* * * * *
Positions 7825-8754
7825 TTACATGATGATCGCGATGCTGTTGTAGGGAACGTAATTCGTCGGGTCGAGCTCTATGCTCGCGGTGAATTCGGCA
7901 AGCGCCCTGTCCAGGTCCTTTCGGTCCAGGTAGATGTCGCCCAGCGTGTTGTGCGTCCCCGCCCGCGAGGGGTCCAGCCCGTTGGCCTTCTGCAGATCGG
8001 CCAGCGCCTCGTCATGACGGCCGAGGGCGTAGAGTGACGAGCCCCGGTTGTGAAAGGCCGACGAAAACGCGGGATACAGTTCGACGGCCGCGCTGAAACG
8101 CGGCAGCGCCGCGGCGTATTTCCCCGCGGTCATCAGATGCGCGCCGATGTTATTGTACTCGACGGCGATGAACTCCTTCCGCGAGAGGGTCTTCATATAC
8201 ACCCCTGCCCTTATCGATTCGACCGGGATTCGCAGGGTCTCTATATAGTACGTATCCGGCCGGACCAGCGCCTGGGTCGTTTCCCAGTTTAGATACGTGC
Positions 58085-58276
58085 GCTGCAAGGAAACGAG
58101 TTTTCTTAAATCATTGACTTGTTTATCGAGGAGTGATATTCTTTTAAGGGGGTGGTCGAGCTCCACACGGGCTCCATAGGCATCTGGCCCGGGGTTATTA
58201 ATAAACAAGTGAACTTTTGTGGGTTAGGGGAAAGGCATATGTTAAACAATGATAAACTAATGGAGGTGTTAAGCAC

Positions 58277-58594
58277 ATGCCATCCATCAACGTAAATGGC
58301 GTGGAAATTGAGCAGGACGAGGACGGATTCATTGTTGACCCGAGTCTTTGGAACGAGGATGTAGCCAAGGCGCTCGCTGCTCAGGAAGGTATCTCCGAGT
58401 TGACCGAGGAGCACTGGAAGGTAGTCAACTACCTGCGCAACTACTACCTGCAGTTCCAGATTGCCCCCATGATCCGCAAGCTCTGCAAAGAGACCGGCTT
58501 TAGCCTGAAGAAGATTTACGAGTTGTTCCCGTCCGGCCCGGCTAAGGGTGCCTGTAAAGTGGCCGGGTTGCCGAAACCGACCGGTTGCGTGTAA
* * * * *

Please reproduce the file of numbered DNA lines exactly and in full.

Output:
Positions 7825-8754
7825 TTACATGATGATCGCGATGCTGTTGTAGGGAACGTAATTCGTCGGGTCGAGCTCTATGCTCGCGGTGAATTCGGCA
7901 AGCGCCCTGTCCAGGTCCTTTCGGTCCAGGTAGATGTCGCCCAGCGTGTTGTGCGTCCCCGCCCGCGAGGGGTCCAGCCCGTTGGCCTTCTGCAGATCGG
8001 CCAGCGCCTCGTCATGACGGCCGAGGGCGTAGAGTGACGAGCCCCGGTTGTGAAAGGCCGACGAAAACGCGGGATACAGTTCGACGGCCGCGCTGAAACG
8101 CGGCAGCGCCGCGGCGTATTTCCCCGCGGTCATCAGATGCGCGCCGATGTTATTGTACTCGACGGCGATGAACTCCTTCCGCGAGAGGGTCTTCATATAC
8201 ACCCCTGCCCTTATCGATTCGACCGGGATTCGCAGGGTCTCTATATAGTACGTATCCGGCCGGACCAGCGCCTGGGTCGTTTCCCAGTTTAGATACGTGC
Positions 58085-58276
58085 GCTGCAAGGAAACGAG
58101 TTTTCTTAAATCATTGACTTGTTTATCGAGGAGTGATATTCTTTTAAGGGGGTGGTCGAGCTCCACACGGGCTCCATAGGCATCTGGCCCGGGGTTATTA
58201 ATAAACAAGTGAACTTTTGTGGGTTAGGGGAAAGGCATATGTTAAACAATGATAAACTAATGGAGGTGTTAAGCAC

Positions 58277-58594
58277 ATGCCATCCATCAACGTAAATGGC
58301 GTGGAAATTGAGCAGGACGAGGACGGATTCATTGTTGACCCGAGTCTTTGGAACGAGGATGTAGCCAAGGCGCTCGCTGCTCAGGAAGGTATCTCCGAGT
58401 TGACCGAGGAGCACTGGAAGGTAGTCAACTACCTGCGCAACTACTACCTGCAGTTCCAGATTGCCCCCATGATCCGCAAGCTCTGCAAAGAGACCGGCTT
58501 TAGCCTGAAGAAGATTTACGAGTTGTTCCCGTCCGGCCCGGCTAAGGGTGCCTGTAAAGTGGCCGGGTTGCCGAAACCGACCGGTTGCGTGTAA